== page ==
Rural businesses are celebrating today following last night’s Rural Business Awards Ceremony, held at the Denbies Wine Estate in Dorking, Surrey. Attendees were hosted by Jules Hudson, best-known as the leading face of the BBC’s rural property flagship Escape to the Country, and also a keen countryman, craftsman, archaeologist and historian.
Following hundreds of entrants and a competitive shortlist process, a “Champion of Champions” and thirteen category winners were announced for a range of sectors, from manufacturing to professional services and sport to tourism, and for a variety of attributes, including ‘Employer of the Year’ and ‘Best Rural Start-Up’.
The awards, founded by countryside based business-women, Jemma Clifford and Anna Price, are backed by the Country Land and Business Association (CLA) and Amazon, and judged by an independent panel, drawn from the rural business sector, rural public sector agencies and rural charitable organisations.
“The stories of these successful rural businesses are incredibly inspiring and just go to show the immense talent that exists at the heart of our rural communities in the UK,” said Doug Gurr, UK Country Manager, Amazon. “I would like to extend hearty congratulations to those who were successful in the awards, and to thank all those who entered and shared their successes. I wish them the very best for the future.”
Outstanding Rural Diversification Project was awarded to T.Mellor and Son (Wold Top Brewery), based in Driffield, East Riding of Yorkshire
Yorkshire based businesses accounted for almost ten percent of the awards, for winners, runners up and high commendations, followed by Devon, County Down, Shropshire and West Sussex based businesses, which each gained four awards. The Champion of Champions, however, came from Derbyshire.
Scooping the coveted overall “Champion of Champions” award as well as the hard-fought “Best Rural Tourism Business” Award was Hoe Grange Holidays, based in Derbyshire’s Peak District. A working farm that had to curtail its dairy production, Hoe Grange Holidays prides itself on being accessible and eco-friendly, having identified a lack of suitable holiday accommodation for those with mobility challenges or visual impairments.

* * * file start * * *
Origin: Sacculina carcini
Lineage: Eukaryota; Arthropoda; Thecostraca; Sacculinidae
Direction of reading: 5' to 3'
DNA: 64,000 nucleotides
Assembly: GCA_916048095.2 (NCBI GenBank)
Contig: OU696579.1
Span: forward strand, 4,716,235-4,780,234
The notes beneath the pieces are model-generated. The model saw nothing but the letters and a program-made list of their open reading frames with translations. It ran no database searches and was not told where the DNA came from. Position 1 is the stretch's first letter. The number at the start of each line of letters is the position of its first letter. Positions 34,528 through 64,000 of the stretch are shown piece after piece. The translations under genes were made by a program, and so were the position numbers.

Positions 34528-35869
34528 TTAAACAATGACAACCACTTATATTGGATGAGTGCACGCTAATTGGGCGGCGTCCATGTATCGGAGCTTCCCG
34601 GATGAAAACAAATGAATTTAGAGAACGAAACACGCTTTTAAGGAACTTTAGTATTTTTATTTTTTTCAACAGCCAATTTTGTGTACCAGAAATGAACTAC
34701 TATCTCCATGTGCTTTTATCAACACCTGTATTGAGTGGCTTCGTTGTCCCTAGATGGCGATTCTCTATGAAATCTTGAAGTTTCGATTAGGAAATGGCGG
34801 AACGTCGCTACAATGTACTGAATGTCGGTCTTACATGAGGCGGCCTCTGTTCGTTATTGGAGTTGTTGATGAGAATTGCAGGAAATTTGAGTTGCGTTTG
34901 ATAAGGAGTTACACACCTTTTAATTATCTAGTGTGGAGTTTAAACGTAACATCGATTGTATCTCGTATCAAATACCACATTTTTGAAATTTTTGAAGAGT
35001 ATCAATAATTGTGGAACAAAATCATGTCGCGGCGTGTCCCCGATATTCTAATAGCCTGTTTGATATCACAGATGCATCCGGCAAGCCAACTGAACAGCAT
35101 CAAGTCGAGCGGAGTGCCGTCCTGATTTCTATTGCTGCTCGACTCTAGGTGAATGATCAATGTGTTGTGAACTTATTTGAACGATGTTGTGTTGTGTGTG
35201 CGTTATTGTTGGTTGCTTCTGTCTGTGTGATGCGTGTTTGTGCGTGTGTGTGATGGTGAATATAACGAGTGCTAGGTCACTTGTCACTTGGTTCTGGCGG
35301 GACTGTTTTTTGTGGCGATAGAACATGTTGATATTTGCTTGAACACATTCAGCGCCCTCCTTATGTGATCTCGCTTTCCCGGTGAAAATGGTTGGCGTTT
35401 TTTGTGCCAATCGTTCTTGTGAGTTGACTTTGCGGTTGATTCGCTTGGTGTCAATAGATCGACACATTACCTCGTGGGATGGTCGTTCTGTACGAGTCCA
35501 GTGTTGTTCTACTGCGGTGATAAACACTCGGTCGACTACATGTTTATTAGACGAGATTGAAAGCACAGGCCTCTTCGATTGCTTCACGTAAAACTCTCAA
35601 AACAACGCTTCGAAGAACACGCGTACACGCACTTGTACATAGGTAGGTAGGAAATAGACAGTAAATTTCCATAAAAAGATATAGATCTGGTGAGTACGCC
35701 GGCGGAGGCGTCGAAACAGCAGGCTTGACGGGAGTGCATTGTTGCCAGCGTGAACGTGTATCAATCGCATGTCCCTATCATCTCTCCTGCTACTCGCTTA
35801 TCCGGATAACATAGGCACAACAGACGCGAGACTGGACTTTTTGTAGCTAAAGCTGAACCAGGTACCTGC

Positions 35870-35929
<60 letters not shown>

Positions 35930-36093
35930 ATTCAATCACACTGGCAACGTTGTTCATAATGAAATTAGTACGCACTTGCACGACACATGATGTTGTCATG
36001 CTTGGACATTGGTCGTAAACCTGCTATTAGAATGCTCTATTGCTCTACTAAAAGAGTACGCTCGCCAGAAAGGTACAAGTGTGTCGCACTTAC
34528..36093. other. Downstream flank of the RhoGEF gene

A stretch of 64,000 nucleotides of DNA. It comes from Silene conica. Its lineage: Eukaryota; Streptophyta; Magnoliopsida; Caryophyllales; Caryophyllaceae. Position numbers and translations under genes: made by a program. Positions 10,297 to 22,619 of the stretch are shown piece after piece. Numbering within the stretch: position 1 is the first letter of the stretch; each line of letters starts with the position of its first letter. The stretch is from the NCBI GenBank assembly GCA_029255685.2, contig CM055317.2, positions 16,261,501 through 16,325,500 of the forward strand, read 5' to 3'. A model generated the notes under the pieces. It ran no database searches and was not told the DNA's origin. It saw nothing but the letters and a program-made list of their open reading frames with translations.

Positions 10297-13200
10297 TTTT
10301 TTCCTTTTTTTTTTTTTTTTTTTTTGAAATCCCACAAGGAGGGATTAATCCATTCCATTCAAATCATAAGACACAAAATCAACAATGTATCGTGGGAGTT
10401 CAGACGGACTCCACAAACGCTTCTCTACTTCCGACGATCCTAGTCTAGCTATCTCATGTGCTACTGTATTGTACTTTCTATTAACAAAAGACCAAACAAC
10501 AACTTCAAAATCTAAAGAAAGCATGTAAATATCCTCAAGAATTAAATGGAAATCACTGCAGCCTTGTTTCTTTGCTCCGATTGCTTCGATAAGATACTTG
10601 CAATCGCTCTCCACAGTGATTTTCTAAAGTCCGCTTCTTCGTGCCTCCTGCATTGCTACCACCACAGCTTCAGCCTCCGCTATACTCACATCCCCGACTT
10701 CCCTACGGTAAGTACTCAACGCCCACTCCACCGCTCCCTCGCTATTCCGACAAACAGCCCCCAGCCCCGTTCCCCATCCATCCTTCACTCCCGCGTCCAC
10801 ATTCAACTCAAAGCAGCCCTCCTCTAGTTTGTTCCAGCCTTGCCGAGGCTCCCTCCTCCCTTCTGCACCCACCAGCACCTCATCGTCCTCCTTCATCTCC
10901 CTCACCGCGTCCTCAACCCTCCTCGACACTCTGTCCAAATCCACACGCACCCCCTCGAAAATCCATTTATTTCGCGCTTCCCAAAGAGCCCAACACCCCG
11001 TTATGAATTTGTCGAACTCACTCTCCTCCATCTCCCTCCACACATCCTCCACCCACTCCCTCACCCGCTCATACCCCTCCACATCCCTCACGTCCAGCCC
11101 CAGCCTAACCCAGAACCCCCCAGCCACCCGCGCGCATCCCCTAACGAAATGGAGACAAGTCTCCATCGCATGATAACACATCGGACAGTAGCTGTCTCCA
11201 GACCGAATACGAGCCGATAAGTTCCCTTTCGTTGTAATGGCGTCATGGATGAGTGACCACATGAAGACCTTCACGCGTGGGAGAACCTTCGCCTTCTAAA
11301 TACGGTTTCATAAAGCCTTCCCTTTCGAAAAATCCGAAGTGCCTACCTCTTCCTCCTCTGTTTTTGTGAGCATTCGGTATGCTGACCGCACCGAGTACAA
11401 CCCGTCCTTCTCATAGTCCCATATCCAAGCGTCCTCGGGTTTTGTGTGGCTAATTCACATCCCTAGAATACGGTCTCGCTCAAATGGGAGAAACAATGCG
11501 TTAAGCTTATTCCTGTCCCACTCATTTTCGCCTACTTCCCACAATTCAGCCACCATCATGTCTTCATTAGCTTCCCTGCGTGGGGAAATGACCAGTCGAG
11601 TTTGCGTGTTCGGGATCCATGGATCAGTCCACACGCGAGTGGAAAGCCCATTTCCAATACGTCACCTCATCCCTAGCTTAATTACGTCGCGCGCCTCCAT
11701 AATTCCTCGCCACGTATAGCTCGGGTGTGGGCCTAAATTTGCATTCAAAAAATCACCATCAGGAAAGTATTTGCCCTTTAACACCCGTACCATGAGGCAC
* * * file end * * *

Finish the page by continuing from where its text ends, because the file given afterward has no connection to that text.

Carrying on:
Commenting on their awards success, David Brown, Owner, Hoe Grange Holidays said, “We started out as dairy farmers but spotted an opportunity to diversify our business and offer a positive experience for people to enjoy in the Derbyshire countryside. To have our success acknowledged at the Rural Business Awards is testament to all our hard work and to the people who have supported us along the way. We love to promote other rural businesses and use sustainable, economically friendly materials so we see the Rural Business Awards as the ultimate recognition for rural enterprises all over the country. It’s obviously a great honour to be named as Champion of Champions at this year’s ceremony and we can’t wait to see what the future holds for our business.”
Helen Woolley, Director General, CLA commented: “The CLA is delighted to partner with the Rural Business Awards to highlight the vital contribution our rural areas make to the wider economy. It was a great pleasure for me to be a part of the judging panel to see the passion for rural business demonstrated by the finalists. My congratulations go to all the winners who have shown great expertise in their field and have a real understanding of how they fit into the rural economy as a whole. I urge all our winners to keep flying the flag for rural business!”
Jemma Clifford, who co-founded the RBAs, alongside Anna Price, said: “The Rural Business Awards give rural enterprises of all sizes the opportunity to showcase their success and the contribution they are making to our thriving rural economy – just the firms that have entered in 2017 have combined turnovers well in excess of £70m. Hundreds of companies enter the RBAs each year and the finals illustrate the best businesses the countryside has to offer in each of the 13 categories.”